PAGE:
Friday, September 08, 2017

The same-sex marriage postal vote. The yes should win, but........

A friend gave me this gem. I really laughed.

I didn't know whether to be pleased or sad about the High Court's decision allowing the gay marriage postal vote. Pleased in that it should allow the matter to be resolved by the end of the year, sad because I thought the decision strengthened the power of the Executive in a way I did not like. However, we won't know the scope and implications of the decision until the High Court releases its reasons.

I have previously indicated my support for same-sex marriage. Subject to two important qualifications, I expect the postal vote to be carried.

The first qualification is that (and this may be very unfair) I don't really trust the discretion or judgement of some of the yes activists. The attacks on Dr Lai are a case in point. This type of behaviour risks alienating those who might otherwise vote yes.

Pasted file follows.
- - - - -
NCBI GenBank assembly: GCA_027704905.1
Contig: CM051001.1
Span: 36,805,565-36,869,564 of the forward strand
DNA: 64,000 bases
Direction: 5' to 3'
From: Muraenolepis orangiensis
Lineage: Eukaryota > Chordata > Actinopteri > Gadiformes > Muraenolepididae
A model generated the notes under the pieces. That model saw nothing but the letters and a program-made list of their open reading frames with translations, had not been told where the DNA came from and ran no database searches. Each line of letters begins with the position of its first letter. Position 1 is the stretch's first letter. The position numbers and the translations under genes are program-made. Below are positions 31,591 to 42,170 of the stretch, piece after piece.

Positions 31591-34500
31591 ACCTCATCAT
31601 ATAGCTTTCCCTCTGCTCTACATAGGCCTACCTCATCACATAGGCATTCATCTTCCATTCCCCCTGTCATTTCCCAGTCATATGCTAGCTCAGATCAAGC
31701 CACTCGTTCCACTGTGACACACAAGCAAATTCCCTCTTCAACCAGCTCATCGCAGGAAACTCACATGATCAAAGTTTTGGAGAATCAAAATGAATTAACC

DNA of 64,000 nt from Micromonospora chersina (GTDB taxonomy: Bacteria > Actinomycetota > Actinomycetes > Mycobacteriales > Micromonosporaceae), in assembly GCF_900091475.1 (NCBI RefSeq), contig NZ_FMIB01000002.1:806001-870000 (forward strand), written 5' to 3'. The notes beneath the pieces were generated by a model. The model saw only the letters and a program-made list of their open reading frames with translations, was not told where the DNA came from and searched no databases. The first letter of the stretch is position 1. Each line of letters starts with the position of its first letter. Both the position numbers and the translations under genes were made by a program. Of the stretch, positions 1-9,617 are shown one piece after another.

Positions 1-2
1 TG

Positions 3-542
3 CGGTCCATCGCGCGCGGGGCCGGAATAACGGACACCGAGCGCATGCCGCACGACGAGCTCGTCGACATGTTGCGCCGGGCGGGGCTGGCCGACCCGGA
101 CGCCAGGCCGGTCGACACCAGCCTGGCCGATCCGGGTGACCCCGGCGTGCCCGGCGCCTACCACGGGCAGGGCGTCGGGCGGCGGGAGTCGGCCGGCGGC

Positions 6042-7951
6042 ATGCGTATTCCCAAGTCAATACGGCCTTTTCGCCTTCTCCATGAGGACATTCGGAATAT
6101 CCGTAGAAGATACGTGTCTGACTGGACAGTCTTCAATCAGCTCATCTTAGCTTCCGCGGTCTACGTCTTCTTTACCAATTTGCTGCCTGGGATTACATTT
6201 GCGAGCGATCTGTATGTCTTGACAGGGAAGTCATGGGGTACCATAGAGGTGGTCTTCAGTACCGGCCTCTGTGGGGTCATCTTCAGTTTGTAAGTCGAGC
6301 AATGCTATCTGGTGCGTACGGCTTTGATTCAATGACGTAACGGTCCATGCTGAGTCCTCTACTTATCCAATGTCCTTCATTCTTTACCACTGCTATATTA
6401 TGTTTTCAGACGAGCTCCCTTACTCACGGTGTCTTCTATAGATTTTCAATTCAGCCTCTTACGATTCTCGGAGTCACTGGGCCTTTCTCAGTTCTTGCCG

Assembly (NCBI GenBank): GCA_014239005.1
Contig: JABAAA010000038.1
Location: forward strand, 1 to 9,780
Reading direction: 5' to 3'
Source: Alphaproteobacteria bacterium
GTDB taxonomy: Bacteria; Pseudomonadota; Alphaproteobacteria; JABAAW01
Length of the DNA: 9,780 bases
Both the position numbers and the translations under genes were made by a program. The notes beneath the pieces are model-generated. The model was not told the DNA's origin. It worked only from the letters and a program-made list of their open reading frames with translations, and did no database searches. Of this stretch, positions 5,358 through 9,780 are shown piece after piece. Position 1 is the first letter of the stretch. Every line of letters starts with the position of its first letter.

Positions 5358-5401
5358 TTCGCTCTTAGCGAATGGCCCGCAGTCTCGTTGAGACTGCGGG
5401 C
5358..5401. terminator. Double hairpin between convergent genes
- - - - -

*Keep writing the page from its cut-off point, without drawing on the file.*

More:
The second qualification is, to a degree, linked to the first. Quite a few people who are on the No side will not discuss it in public or, perhaps, even admit it in polls for fear of getting their heads bitten off or suffering from a job perspective. The second is a very real fear in organisations where the official position or attitudes of senior management or fellow staff is is strongly pro yes. Just because people self-censor doesn't mean their views have changed.

We also don't know to what degree the samples normally used in the polls are representative when attitudes are very skewed. Based primarily on anecdotal evidence, I would expect higher no votes in various migrant, religious or ethnic groups.

To the degree that I do become involved in discussions with no voters, I plan to spend my time largely listening rather than arguing.

Postscript 13 September 2017

This ABC (Australian Broadcasting Corporation Vote Compass story provides an interesting picture of the pattern of support and opposition to same sex marriage across the country. Because of the number of respondents, it overcomes (to some degree at least) the question of sample bias that I mentioned above.

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